Milk Thistle Complex is a wonderful remedy that supports the digestive system and the liver in particular. It contains milk thistle which nourishes the liver and bitter dandelion and artichoke which improve liver function and support digestion. During our menstrual cycle, our body needs to process all those hormones as well as the food we eat and any toxins that we are exposed to. That is often why we get spots around our period. All those extra hormones are putting pressure on the liver, and the skin needs to take over some of the detoxification process - cue period spots! This extra pressure on the liver can also contribute to bloating so the milk thistle complex is a great addition.

7. Take time for pleasure and relaxation

It is also important to remember that stress can also harm our digestion. When we are stressed we release a hormone called cortisol which gets the body into fight or flight mode, prioritising organs needed for running away from a tiger, not those needed for digestion. We need to make a conscious effort to take time for rest and relaxation, and when we do, we reap the benefits emotionally and physically. Herbs like Passiflora, Avena sativa, lemon balm and valerian are wonderful for helping to support the body when you are stressed.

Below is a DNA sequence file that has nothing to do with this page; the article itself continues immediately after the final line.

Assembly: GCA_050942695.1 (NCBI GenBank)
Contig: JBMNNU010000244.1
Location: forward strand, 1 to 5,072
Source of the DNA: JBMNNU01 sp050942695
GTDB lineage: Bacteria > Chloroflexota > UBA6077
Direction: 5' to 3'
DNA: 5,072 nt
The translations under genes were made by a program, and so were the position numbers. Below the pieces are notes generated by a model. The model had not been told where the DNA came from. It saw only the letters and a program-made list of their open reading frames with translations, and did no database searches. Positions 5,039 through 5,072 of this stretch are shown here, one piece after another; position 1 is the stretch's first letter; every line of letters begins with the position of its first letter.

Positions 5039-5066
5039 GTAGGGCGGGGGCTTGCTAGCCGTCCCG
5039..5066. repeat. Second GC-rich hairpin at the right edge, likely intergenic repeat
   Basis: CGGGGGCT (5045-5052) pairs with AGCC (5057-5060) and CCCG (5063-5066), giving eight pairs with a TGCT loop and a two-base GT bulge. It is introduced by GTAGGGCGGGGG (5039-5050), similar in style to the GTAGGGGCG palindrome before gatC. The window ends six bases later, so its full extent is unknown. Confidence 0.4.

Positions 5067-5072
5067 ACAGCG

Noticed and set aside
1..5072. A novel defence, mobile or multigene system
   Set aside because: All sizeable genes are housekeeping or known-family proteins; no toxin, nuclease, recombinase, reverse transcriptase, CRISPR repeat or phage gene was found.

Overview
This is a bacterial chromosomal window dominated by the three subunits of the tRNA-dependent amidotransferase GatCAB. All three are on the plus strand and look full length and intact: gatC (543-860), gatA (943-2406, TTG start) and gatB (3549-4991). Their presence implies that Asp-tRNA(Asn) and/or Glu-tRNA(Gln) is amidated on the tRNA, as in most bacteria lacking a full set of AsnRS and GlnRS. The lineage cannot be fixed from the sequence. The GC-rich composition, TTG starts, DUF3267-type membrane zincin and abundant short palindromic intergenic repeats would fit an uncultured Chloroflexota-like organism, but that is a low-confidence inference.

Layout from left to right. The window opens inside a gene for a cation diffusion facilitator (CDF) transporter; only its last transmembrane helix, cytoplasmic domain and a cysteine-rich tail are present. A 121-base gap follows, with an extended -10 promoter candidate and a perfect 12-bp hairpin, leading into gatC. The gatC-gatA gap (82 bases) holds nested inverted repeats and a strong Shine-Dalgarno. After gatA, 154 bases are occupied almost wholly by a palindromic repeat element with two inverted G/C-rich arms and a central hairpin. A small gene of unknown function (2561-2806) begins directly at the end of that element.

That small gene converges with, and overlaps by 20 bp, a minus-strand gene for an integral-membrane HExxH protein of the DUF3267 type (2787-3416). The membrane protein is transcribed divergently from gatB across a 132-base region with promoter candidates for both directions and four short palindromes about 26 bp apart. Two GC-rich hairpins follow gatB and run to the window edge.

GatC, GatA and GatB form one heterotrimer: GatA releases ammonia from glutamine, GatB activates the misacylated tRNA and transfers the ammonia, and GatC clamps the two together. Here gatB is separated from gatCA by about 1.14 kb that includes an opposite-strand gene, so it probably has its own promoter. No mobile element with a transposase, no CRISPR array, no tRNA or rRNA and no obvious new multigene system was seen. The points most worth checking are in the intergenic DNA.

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Here's what I recommend

As the A.Vogel  Women’s Health advisor, I recommend Agnus castus to help relieve premenstrual symptoms such as painful periods.

Learn more

Did you know?

Did you know the average age of starting your periods has changed? A 100 years ago, 16 was the average age for a girl to get her first period in the UK but now this has dropped to just 12! Incredible!